BT decides it's good to talk

SHARES in telecoms group Cable & Wireless had a lively ride last week after news broke of the group's secret takeover talks with its rival, British Telecom.

While caught out on the timing of the talks, the stock market was less surprised that the two groups had been contemplating such a move, given the strategic logic in joining forces to create a global telecommunications empire.

For BT in particular, expansion to greener pastures outside the heavily regulated UK market is tempting. The specific lure of Cable & Wireless is its 57.5 per cent stake in Hong Kong Telecom, a highly profitable business that contributes the lion's share of Cable & Wireless profits and whose control would give BT a valuable stake in the fast-growing Asia-Pacific market.

Price appears to have been the main issue on which the talks ran aground - the two companies were unable to reach agreement on a valuation to satisfy both sets of shareholders. The problem was complicated by the proposed method of merger, a reverse takeover with Cable & Wireless buying its bigger rival, BT.

Such a move would be a neat way of sidestepping a full-scale offer for Hong Kong Telecom, which would have added pounds 6bn to the estimated pounds 10bn merger price. C&W buying BT would also reduce the risk of overseas governments cancelling existing licences if C&W changed hands.

But although it has manoeuvred around some of the obstacles, a merger between the UK's two largest telecom companies would also run into a regulatory minefield, not least in the UK.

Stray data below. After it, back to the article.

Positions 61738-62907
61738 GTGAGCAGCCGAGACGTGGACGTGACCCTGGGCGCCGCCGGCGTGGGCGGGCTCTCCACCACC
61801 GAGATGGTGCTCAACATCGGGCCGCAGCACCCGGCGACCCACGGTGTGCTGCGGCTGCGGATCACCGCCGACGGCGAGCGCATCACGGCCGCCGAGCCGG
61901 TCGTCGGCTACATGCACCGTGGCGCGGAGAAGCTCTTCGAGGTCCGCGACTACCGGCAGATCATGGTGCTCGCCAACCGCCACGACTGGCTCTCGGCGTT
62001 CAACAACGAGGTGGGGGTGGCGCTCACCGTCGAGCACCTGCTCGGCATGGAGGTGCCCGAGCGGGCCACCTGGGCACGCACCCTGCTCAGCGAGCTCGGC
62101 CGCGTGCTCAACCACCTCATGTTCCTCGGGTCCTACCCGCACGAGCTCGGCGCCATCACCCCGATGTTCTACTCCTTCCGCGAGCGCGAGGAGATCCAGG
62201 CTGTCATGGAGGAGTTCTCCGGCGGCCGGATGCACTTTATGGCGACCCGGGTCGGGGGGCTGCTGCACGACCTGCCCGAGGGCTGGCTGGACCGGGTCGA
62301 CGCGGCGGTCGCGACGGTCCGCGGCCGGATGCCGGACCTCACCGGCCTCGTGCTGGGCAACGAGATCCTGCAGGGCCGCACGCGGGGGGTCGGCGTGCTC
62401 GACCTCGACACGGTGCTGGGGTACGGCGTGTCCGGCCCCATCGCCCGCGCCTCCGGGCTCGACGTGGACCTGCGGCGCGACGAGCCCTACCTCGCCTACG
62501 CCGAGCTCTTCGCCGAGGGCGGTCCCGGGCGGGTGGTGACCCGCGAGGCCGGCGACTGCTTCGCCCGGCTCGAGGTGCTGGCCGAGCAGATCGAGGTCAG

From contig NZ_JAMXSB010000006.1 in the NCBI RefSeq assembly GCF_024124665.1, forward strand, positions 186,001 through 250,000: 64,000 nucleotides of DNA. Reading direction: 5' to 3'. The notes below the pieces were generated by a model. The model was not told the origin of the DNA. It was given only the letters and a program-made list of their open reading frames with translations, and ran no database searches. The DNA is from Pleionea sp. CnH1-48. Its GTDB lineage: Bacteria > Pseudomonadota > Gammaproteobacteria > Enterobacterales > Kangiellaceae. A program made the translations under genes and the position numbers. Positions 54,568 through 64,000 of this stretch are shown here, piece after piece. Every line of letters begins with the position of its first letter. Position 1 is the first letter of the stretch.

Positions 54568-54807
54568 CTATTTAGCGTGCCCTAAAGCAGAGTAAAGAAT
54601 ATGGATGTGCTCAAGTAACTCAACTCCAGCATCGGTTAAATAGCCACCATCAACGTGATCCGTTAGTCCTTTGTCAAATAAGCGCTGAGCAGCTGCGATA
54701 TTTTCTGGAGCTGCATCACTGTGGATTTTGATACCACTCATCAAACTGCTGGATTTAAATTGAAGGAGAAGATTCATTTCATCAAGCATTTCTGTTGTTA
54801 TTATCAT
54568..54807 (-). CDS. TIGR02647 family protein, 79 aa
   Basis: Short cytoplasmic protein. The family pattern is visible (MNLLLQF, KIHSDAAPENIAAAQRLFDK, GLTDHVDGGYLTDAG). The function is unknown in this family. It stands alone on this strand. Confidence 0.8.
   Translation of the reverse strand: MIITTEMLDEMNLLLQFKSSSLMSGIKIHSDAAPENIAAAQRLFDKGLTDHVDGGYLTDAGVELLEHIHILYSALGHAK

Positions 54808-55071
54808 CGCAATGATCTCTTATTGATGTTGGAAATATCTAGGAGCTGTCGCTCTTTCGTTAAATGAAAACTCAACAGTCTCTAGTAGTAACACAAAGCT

With the beady eye of the telecom regulator, Don Cruickshank, fixed upon BT's dominant market share, it is a certainty that any deal would require the disposal of Mercury Communications where C&W has an 80 per cent stake. Nor would BT be allowed to retain C&W's stake in the Mercury One-2-One mobile phone business alongside its existing Cellnet operation.

Mercury may have failed to make a big dent in BT's total market share, but it remains BT's only significant rival in the UK and the regulator would be keen to see its position secured, whether it was acquired by another operator - US group AT&T has been mentioned as a possible suitor - or whether it was floated off.

If merger talks are renewed, the outcome could be a more radical shake-up in BT's structure, which would give it more scope to expand overseas.

"It is clear that both companies have recognised the logic of such a deal. BT needs to break out of its regulatory log-jam, while Cable & Wireless is too small," said one analyst.

Floating all or part of BT's UK business is one possibility that is mooted although, says competition lawyer David Aitman at Denton Hall, this would be scrutinised by Oftel. "BT is the primary provider and owns the network. Such a move might dilute its public responsibility in the eyes of the regulator."